Libertarian candidate Chris Bowen has maintained a very low profile since being tapped earlier this summer by the Libertarian Party as its mayoral candidate. Nuvo has been profiling all of the mayoral candidates. The responses for Mayor Greg Ballard and Melina Kennedy were very predictable. I thought Bowen might offer some alternative ideas appealing to the disenchanted. Glancing at his responses to Nuvo's questions, that would appear not to be the case.
On what makes Indianapolis an exceptional city, Bowen responded by saying fluoride toothpaste was invented at Indiana University and Indiana State Police invented the breathalyzer as a sign of "a thriving community of entrepreneurs." On the shortcomings of the city, he is echoing Kennedy's views on the need for the mayor to take a more active role in improving our education system. He also talks about how "we've put off a lot of infrastructure upgrades" but offers no solutions.
Bowen missed a big opportunity on a question about the proper role of government in economic development. He suggests that there are too many organizations doing the same thing and that "government should get out of the way so that private industry can start to thrive", but without adding any details he moves on to the smoking debate. Naturally, he opposes a smoking ban in public places, including bars and restaurants, but he wants to tack a new fee on businesses that allow smoking to fund anti-smoking campaigns. If you want "fresh ideas", you'll have to rely on his promise to hire "the best and brightest people."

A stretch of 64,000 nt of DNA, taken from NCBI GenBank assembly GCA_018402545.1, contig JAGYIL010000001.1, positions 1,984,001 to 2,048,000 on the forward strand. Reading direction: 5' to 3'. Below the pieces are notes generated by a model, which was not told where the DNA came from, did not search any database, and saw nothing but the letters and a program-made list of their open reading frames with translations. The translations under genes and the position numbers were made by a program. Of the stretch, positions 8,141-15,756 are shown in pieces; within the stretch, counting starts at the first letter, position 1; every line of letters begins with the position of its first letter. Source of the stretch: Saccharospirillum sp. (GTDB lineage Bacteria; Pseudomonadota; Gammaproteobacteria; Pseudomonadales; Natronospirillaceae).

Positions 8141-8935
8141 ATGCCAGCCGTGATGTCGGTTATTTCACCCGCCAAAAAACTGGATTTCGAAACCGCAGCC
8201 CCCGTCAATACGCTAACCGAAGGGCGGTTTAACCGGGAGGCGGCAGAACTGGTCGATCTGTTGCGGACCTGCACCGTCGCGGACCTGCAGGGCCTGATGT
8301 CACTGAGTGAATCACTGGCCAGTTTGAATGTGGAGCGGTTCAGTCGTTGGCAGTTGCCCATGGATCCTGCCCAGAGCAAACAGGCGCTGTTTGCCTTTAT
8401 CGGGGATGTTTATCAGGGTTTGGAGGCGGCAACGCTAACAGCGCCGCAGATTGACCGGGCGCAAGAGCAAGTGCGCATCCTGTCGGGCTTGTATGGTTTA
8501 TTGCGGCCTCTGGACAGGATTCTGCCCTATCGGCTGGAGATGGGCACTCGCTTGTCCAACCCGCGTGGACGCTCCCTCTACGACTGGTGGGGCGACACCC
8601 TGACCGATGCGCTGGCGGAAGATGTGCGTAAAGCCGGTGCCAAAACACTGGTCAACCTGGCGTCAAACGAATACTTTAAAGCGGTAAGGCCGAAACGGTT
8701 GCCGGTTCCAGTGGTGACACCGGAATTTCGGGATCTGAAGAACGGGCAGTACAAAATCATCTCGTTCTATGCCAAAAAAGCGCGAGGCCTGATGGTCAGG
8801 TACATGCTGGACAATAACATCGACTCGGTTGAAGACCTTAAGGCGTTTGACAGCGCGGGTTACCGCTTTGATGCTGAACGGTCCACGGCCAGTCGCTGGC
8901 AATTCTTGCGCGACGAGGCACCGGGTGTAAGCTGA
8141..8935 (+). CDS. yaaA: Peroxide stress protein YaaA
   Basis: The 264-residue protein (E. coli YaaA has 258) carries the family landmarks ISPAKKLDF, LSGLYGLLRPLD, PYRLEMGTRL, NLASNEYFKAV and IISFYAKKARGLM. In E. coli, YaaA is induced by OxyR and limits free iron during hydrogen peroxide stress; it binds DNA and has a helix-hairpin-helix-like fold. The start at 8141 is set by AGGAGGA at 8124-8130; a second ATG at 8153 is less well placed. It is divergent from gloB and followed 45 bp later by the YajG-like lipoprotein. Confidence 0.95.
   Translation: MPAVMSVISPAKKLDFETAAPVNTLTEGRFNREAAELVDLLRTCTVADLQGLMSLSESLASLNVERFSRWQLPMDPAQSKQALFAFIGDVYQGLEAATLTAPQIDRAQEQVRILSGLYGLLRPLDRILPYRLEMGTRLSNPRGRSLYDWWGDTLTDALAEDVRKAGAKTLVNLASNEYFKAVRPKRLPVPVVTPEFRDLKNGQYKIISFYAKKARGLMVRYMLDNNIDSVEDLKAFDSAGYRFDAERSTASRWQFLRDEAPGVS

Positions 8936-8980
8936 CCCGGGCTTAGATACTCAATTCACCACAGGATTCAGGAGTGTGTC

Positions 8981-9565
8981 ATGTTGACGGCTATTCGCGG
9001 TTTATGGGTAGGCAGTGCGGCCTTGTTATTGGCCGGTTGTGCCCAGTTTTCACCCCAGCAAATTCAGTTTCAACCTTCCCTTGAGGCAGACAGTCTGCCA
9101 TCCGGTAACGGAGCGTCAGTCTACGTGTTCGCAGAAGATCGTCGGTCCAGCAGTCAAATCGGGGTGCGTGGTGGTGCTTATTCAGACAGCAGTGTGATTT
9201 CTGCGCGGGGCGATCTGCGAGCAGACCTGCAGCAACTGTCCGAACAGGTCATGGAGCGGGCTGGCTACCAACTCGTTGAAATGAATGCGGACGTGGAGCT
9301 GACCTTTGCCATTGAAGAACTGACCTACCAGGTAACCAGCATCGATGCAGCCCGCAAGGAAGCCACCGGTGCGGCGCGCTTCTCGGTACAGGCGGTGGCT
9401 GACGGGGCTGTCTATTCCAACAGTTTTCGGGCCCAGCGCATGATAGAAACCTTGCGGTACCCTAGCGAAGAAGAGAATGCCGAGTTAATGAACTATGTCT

In response to a question about how he would prioritize redevelopment projects throughout the neighborhoods, he wants to "focus on expanding the arts and continuing to connect those areas of talent together." He talks about neglected neighborhoods, but he offers no proposals on how he would address that problem. On fixing the air quality in Indianapolis, he said: "What a mayor can do about that? I really don't know." His discussion on global warming is too convoluted to even mention.
Bowen's discussion on cutting waste suggests he has spent little to no time at all studying the city's budget. He says, "When you look at a line item and it says personal services, and I've talked to some people about it and they go 'Are you sure that doesn't mean personnel?'" Huh? He continues, "Well, as a personnel management specialist in the Army, I understand the difference between personnel and personal. And, if you were to look at the budget, it says personal services. So I've asked some people, What does this mean? Do our city officials get dry cleaning services? Is this the take home vehicle program? Is this the fuel for the take home vehicles? What kind of things lead in to the budget?" Yeah, I think he needs to do a little more homework on that subject and a lot more.